05 JUILLET 2012 NEWS: Longuppo - France - Kancheepuram - Glenshee - Scarborough - Košice - Çatalhöyük -




 INSCRIPTION  2012 /  Session III : Juillet 2012

   REGISTRATION 2012 /  Term III : July 2012

CHINElonguppo.jpg Longuppo - Une étude franco-chinoise confirme l’antiquité de la présence humaine en Chine. La datation de plusieurs gisements chinois majeurs a été entreprise en utilisant la combinaison des méthodes de la résonance de spin électronique et de l’uranium thorium (ESR/U-Th), grâce au soutien du programme EGIDE PHC Cai Yuanpei et de l’Ambassade de France en Chine. Une partie de cette étude, portant sur le site de Longuppo (Chongqing), a été récemment publiée dans la revue Quaternary Geochronology : les résultats préliminaires obtenus sur ce gisement confirment l’antiquité d’une présence humaine en Chine, il y a plus d’un million et demi d’années. 


FRANCEgetimageem.jpg - L'Inrap et le Centre Culturel et Touristique du Vin ont signé une convention de partenariat visant à diffuser des contenus culturels sur l'archéologie du vin. Premier fruit de cette collaboration : le programme interactif « L'archéologie du vin ». Ce programme présente, à travers les apports de l'archéologie, une frise interactive sur l'histoire de la vigne et du vin. Depuis la Préhistoire jusqu'aux Temps Modernes, de grands thèmes sont évoqués et abondamment illustrés : techniques et production, culture et société, mythes et religions, pratiques funéraires, sciences, échanges et commerce. Des liens contextuels renvoient vers des sites archéologiques récemment fouillés en France. Enfin, une rubrique permet de faire le point sur la généalogie de la vigne, ses modes de culture et la culture du vin. Largement illustré de documents d'archives, de photos et de vidéos, « L'archéologie du vin » combine des approches chronologique et cartographique, l'interactivité permettant de naviguer aisément d'un axe à l'autre.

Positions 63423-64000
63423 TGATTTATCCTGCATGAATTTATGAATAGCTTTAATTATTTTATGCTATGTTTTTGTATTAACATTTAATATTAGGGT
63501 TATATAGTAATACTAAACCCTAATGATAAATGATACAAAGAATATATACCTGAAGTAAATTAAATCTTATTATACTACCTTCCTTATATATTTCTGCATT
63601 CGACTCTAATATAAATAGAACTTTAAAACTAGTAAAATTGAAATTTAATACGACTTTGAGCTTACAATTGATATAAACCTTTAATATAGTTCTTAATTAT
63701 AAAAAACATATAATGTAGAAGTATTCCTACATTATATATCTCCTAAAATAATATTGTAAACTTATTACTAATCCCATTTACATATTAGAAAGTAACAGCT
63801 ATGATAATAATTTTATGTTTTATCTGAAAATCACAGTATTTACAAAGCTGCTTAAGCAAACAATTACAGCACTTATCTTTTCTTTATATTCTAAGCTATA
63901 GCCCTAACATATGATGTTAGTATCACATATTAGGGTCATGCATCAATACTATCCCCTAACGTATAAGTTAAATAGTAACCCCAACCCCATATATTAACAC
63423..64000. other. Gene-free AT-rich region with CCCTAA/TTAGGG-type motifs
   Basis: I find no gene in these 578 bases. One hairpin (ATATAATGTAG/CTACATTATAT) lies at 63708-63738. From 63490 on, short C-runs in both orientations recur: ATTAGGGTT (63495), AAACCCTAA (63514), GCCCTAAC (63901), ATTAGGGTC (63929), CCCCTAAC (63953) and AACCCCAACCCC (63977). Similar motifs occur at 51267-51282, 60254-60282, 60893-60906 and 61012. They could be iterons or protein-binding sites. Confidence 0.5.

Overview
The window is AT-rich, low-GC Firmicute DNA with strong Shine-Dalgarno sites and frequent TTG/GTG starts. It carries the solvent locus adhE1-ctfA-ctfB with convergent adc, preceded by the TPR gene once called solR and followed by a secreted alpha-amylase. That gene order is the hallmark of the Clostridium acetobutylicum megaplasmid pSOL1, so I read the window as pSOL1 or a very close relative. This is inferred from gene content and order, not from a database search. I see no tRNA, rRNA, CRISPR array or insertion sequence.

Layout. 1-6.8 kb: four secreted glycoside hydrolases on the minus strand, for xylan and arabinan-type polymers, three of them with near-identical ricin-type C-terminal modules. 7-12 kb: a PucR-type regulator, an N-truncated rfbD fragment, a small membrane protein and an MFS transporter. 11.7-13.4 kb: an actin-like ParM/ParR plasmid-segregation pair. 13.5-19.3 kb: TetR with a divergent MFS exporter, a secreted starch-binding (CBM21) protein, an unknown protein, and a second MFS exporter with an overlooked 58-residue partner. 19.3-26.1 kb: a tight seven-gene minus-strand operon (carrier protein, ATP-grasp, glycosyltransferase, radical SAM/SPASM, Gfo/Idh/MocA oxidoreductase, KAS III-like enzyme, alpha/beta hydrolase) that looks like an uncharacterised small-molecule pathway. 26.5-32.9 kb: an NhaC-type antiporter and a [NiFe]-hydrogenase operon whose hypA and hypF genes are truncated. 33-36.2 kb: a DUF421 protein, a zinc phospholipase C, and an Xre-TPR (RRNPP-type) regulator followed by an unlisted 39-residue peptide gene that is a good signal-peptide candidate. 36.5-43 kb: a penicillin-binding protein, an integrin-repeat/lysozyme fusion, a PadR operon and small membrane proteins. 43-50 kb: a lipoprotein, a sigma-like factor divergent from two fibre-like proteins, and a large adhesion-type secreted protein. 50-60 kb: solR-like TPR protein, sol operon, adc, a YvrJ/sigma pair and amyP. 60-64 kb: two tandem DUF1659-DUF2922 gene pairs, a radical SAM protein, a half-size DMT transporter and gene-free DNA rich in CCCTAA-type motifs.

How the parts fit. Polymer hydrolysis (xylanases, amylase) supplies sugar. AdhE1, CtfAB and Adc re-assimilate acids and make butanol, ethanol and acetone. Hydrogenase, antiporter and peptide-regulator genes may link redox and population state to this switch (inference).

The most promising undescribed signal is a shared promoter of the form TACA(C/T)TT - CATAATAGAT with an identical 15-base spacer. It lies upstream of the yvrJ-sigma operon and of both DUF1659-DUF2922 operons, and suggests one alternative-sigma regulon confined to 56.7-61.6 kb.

INDEsri-varadaraja-perumal-temple.jpg Kancheepuram - Renovated 1,100-year-old Varadharaja Perumal temple in Kancheepuram consecrated. Said to be the second oldest temple in Kancheepuram after the Ekambaranathar temple which has more than a thousand ancient temples, the Varadharaja Perumal temple was built by the famous Chola king Raja Raja I in 1053AD (a year before king Raja Raja died). Later, the temple on 23 acres was expanded by subsequent Chola kings, including Kulottunga chola I and Vikrama chola. Anticipating a Muslim invasion in 1688 AD, the local chieftain sent the main image of the deity to Udayarpalayam, now part of Trichy. It was brought back with great difficulty after the involvement of a local preceptor who enlisted the services of general Todarmal of Vijayanagara era.  The temple showcases the architecture of ancient Vishwakarma Sthapathis with three outer precincts namely Azhwar Prakaram, Madai Palli Prakaram and Thiru Malai Prakaram, 32 shrines, 19 vimanams, 389 pillared halls (most having the lion yali sculpture) and sacred tanks. One of the most famous architectural pieces in the temple is the huge chain sculpted from a stone. There is a 100-pillared hall with sculptures depicting Ramayana and Mahabharata, a masterpiece of Vijayanagara architecture. "There are 362 inscriptions on the walls of the temple ranging from Cholas to Vijayanagara periods," said retired deputy superintendent of state archaeology department, K Sridharan.